At the G8 summit in Japan, Canadian Prime Minister Stephen Harper, Japanese Prime Minister Yasuo Fukuda, and US President George W. Bush are refusing to discuss climate targets for the year 2020.
Setting concrete, short-term targets is critical to the world’s response to averting a climate crisis. We have to show these leaders that their global reputations will be affected by their actions — so Avaaz has arranged an attention-grabbing, satirical full-page advert on Tuesday in the global Financial Times. Copies of the paper will be delivered to the hotel rooms of every delegate here at the summit. The more it is backed by global people power, the greater its effect will be.
Click here to endorse its message. – from Avaaz.org
I went on a little adventure today. Flying solo, I went over to the Complexe environnemental de Saint-Michel for their annual distribution of free compost. I accidentally stumbled upon this when I was in an annoyed rage about a neighbour who is constantly dumping old furniture and garbage behind our garage in the alley. So while scouring the Ville de Montreal website for details on garbage, recycling, spring cleaning and complaining about it, I came upon this event and made a note of it on the calendar.
I never thought I was going go through with it: I assumed I would flake on it and nearly did. I plan to build a raised bed vegetable garden in the backyard and will obviously need a lot of dirt. So I drove over to this massive, landscaped industrial complex, and followed the spray-painted signs marked “COMPOST” into a dusty parking lot. After showing a proof of address I backed up to one of the several aisles of dirt, and started digging.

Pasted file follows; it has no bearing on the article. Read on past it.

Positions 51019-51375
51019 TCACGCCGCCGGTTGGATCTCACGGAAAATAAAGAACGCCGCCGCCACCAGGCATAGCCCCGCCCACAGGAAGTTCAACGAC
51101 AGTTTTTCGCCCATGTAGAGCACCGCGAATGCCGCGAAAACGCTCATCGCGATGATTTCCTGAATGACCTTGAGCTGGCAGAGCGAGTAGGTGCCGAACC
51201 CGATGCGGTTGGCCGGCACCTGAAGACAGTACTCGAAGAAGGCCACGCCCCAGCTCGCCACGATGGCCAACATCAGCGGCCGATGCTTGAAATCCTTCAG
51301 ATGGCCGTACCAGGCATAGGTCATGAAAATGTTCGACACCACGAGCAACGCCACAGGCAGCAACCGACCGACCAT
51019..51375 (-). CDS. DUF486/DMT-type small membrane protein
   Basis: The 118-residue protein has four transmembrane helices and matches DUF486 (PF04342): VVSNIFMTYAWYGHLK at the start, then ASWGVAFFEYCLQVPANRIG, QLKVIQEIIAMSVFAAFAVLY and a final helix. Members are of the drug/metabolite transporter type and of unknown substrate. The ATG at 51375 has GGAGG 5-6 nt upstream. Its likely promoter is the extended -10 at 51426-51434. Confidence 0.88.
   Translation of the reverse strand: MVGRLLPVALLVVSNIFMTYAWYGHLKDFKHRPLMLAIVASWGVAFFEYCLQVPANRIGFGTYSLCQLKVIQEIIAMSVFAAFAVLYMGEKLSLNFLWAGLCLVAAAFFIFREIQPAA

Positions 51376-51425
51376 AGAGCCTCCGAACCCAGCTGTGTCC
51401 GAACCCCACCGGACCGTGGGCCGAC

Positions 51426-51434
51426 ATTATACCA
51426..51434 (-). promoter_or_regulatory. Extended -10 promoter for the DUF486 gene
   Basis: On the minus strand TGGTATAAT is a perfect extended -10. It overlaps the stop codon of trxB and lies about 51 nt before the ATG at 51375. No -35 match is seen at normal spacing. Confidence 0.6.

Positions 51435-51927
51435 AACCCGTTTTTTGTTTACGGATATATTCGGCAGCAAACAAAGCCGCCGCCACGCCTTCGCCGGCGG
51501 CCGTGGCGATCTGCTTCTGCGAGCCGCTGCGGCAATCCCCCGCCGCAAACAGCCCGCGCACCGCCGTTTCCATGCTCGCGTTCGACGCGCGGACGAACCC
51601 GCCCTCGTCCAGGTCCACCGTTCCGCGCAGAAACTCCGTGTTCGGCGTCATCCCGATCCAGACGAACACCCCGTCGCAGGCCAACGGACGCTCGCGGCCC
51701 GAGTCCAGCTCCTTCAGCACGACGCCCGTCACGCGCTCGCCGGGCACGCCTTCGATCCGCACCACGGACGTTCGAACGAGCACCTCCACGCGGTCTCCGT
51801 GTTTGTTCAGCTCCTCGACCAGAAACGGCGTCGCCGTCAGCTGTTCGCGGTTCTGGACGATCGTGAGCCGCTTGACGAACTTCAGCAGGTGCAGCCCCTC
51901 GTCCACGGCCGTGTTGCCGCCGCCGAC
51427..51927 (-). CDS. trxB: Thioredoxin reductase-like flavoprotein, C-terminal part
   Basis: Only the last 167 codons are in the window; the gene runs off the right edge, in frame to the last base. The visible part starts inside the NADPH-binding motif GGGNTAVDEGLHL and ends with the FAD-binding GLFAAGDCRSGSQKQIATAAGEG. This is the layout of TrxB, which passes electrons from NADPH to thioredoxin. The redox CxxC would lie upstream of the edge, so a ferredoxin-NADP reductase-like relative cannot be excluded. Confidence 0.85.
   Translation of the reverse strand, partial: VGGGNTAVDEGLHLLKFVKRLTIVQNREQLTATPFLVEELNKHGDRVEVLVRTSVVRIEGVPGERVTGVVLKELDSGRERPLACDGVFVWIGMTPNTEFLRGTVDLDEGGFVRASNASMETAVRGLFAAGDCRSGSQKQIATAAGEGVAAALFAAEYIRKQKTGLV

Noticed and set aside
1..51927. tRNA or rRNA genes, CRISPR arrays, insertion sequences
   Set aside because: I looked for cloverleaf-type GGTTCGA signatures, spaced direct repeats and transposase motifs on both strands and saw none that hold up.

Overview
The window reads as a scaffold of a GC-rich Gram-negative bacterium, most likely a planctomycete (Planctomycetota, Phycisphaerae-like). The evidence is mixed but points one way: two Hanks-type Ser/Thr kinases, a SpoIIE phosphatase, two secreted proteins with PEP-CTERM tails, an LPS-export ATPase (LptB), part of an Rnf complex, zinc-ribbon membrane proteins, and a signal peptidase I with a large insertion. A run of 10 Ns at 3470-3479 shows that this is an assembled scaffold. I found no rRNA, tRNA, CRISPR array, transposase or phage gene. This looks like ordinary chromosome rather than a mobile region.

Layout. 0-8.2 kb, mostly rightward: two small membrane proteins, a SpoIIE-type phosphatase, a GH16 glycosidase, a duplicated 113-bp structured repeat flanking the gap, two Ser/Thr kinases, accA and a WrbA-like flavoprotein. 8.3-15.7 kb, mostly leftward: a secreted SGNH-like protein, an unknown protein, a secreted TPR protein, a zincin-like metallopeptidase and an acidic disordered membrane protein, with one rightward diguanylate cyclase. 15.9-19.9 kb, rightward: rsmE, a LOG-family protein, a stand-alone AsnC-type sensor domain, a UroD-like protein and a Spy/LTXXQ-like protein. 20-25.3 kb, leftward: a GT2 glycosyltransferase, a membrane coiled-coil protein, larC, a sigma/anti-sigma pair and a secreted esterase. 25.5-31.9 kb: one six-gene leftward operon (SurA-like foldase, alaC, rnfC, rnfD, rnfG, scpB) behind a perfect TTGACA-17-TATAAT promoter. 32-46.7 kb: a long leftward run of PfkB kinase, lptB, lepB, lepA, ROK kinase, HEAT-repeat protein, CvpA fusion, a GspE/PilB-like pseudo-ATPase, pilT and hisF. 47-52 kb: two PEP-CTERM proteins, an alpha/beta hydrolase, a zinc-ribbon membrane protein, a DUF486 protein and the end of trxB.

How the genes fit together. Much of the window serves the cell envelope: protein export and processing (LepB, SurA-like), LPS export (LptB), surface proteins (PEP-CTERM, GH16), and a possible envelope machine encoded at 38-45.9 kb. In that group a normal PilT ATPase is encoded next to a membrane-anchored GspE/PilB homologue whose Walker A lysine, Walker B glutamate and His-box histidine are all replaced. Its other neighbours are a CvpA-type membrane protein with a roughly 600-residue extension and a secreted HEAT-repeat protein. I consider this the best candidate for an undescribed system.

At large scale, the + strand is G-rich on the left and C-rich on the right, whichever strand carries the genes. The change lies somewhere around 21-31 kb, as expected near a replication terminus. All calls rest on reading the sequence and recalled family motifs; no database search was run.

As I filled my two green recycling bins full of dirt, this wonderfully communal feeling came over me. Dozens of cars were similarly parked, with men and women of all ages filling bags, buckets, bins or whatever they wanted with this damp, dark compost. Where does it come from? How does the city make this stuff? Well, unlike many of Canada’s more progressive cities: “More than 47 per cent of waste produced by Montrealers is organic. At present, only 7 per cent of this waste is recovered and composted.” Which is precisely why I was so surprised that this huge, state-of-the-art recycling complex even existed in the first place.
Lots of homes in Montreal have their own ways of reducing organic waste “off the grid.” I’ve heard of people with trays of earthworms in their kitchens, pet rabbits or compost bins in their backyards. Then there’s us, who presently have a very prison-like backyard, so we reserve the still usable but not totally edible bits of vegetables (tops of leeks, bottoms of chard, flaccid celery, and “last legs” spinach stems) and pop them in the freezer until it’s time to cook up our monthly batch of vegetable stock.
So now the car is full of dirt. Just in the garage, full of bins of dirt and I wonder if that’s bad, as if we’ll go to the car in the morning and it’ll be full of potato bugs or something. Yuck. Hope not. Next weekend the city is giving away free flowers…I wonder if I should go for it?